• 256.
    Geraghty, Adam W. A.
    et al.
    University of Southampton, England.
    Essery, Rosie
    University of Southampton, England.
    Kirby, Sarah
    University of Southampton, England.
    Stuart, Beth
    University of Southampton, England.
    Turner, David
    University of East Anglia, England.
    Little, Paul
    University of Southampton, England.
    Bronstein, Adolfo
    Imperial Coll London, England.
    Andersson, Gerhard
    Linköpings universitet, Institutionen för beteendevetenskap och lärande, Psykologi. Linköpings universitet, Filosofiska fakulteten. Karolinska Institute, Sweden.
    Carlbring, Per
    Stockholm University, Sweden.
    Yardley, Lucy
    University of Southampton, England; University of Oxford, England.
    Internet-Based Vestibular Rehabilitation for Older Adults With Chronic Dizziness: A Randomized Controlled Trial in Primary Care2017Inngår i: Annals of family medicine (online), ISSN 1544-1709, E-ISSN 1544-1717, Vol. 15, nr 3, s. 209-216Artikkel i tidsskrift (Fagfellevurdert)
    Abstract [en]

    PURPOSE Vestibular rehabilitation is an effective intervention for dizziness due to vestibular dysfunction, but is seldom provided. We aimed to determine the effectiveness of an Internet-based vestibular rehabilitation program for older adults experiencing dizziness in primary care. METHODS We undertook a single-center, single-blind randomized controlled trial comparing an Internet-based vestibular rehabilitation intervention (Balance Retraining, freely available from https://balance. lifeguidehealth. org) with usual primary care in patients from 54 primary care practices in southern England. Patients aged 50 years and older with current dizziness exacerbated by head movements were enrolled. Those in the intervention group accessed an automated Internet-based program that taught vestibular rehabilitation exercises and suggested cognitive behavioral management strategies. Dizziness was measured by the Vertigo Symptom Scale-Short Form (VSS-SF) at baseline, 3 months, and 6 months. The primary outcome was VSS-SF score at 6 months. RESULTS A total of 296 patients were randomized in the trial; 66% were female, and the median age was 67 years. The VSS-SF was completed by 250 patients (84%) at 3 months and 230 patients (78%) at 6 months. Compared with the usual care group, the Internet-based vestibular rehabilitation group had less dizziness on the VSS-SF at 3 months (difference, 2.75 points; 95% CI, 1.39-4.12; P amp;lt; . 001) and at 6 months (difference, 2.26 points; 95% CI, 0.39-4.12; P =.02, respectively). Dizziness-related disability was also lower in the Internet-based vestibular rehabilitation group at 3 months (difference, 6.15 points; 95% CI, 2.81-9.49; P amp;lt;. 001) and 6 months (difference, 5.58 points; 95% CI, 1.19-10.0; P =.01). CONCLUSIONS Internet-based vestibular rehabilitation reduces dizziness and dizziness-related disability in older primary care patients without requiring clinical support. This intervention has potential for wide application in community settings.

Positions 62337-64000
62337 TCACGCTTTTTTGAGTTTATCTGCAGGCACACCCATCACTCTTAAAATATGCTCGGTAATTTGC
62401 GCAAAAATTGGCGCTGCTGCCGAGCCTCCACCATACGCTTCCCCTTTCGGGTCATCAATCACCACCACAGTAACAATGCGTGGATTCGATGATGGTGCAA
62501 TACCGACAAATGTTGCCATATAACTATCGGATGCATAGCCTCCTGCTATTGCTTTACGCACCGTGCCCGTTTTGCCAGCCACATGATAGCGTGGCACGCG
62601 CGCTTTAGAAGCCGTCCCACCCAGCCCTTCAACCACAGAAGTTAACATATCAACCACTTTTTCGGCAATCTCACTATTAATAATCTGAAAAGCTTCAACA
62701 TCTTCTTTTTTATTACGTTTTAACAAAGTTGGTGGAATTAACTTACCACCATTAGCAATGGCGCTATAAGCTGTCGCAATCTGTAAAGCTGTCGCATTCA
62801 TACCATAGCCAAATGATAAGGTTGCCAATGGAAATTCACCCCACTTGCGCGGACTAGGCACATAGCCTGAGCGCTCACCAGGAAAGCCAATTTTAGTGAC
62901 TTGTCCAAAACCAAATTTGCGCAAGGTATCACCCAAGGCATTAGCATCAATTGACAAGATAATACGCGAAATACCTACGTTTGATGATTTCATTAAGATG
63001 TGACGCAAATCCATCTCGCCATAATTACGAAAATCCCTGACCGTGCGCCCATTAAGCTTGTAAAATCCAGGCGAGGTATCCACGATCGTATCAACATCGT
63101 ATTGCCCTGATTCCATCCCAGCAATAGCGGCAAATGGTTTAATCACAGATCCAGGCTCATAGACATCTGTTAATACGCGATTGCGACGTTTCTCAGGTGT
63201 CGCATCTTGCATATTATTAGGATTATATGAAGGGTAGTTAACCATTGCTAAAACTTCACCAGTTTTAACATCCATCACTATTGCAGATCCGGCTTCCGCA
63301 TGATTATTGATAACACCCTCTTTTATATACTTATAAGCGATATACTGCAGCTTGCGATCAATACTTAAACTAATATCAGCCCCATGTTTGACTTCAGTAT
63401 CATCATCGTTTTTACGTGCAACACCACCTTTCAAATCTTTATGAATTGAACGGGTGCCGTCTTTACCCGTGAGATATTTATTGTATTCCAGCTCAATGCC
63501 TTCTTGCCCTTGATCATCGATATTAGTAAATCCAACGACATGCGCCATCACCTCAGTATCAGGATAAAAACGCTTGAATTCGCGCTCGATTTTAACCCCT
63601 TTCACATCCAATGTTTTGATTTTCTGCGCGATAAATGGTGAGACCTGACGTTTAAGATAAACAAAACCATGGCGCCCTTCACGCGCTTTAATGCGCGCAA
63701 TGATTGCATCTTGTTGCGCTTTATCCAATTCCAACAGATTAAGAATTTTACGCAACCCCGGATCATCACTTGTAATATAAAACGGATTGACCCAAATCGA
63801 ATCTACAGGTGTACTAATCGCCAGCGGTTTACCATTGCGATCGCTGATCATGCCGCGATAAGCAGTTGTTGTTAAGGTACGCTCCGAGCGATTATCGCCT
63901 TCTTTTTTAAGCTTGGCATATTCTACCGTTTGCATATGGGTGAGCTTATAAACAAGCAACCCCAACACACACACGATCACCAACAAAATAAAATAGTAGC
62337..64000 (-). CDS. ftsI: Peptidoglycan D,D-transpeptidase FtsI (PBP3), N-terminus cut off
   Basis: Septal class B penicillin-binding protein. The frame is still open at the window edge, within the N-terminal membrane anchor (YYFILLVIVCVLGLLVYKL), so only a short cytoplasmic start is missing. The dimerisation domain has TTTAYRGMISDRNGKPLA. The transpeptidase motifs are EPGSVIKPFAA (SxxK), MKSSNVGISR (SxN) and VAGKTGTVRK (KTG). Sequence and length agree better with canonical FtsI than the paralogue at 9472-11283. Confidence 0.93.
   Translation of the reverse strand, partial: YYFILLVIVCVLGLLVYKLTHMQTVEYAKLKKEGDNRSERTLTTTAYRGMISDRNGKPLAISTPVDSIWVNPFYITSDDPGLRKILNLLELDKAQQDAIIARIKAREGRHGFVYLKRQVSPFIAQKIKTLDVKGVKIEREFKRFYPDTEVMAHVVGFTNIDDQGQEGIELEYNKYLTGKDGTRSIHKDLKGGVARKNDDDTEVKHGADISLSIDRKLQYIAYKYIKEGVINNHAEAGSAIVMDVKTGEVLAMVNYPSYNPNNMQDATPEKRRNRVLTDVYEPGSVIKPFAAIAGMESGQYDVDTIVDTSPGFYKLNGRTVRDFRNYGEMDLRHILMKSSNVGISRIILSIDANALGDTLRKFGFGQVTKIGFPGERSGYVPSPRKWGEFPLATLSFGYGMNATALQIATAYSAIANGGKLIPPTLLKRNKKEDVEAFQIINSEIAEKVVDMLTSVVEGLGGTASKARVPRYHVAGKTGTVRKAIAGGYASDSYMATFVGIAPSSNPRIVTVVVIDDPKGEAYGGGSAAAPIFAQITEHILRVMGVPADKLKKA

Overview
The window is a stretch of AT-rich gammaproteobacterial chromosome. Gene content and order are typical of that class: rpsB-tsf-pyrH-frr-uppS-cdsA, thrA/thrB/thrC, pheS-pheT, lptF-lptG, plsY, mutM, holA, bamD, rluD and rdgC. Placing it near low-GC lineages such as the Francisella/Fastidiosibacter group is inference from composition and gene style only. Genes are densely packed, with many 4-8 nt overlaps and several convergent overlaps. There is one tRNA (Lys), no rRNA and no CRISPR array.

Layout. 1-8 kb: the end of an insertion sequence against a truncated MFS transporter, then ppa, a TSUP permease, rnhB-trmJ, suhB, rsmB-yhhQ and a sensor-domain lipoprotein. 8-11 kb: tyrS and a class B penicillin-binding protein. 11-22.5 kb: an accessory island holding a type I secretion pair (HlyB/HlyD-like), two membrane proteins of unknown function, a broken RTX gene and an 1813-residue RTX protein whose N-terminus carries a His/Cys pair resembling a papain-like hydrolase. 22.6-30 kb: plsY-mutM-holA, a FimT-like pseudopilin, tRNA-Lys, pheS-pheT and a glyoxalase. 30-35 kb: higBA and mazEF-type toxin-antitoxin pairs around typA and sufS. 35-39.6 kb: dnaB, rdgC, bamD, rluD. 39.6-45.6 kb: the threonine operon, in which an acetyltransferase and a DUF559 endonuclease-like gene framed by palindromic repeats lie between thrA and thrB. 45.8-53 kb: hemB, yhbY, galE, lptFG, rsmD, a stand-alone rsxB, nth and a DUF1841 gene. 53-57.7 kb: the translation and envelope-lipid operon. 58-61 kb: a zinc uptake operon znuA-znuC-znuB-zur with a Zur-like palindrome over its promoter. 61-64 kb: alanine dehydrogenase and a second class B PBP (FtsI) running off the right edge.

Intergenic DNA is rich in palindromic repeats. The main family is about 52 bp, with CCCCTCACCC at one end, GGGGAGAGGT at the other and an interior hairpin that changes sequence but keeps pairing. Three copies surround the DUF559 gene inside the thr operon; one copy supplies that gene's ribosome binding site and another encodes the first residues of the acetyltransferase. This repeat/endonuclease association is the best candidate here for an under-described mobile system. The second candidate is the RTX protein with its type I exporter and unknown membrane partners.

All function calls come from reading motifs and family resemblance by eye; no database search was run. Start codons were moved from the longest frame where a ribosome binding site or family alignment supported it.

• 257.
    Geraghty, Adam W. A.
    et al.
    University of Southampton, England .
    Kirby, Sarah
    University of Southampton, England .
    Essery, Rosie
    University of Southampton, England .
    Little, Paul
    University of Southampton, England .
    Bronstein, Adolfo
    University of London Imperial Coll Science Technology and Med, England.
    Turner, David
    University of East Anglia, England .
    Stuart, Beth
    University of Southampton, England .
    Andersson, Gerhard
    Linköpings universitet, Institutionen för beteendevetenskap och lärande, Psykologi. Linköpings universitet, Filosofiska fakulteten.
    Carlbring, Per
    Stockholm University, Sweden .
    Yardley, Lucy
    University of Southampton, England .
    Internet-based vestibular rehabilitation for adults aged 50 years and over: a protocol for a randomised controlled trial2014Inngår i: BMJ Open, ISSN 2044-6055, E-ISSN 2044-6055, Vol. 4, nr 7, s. e005871-Artikkel i tidsskrift (Fagfellevurdert)
    Abstract [en]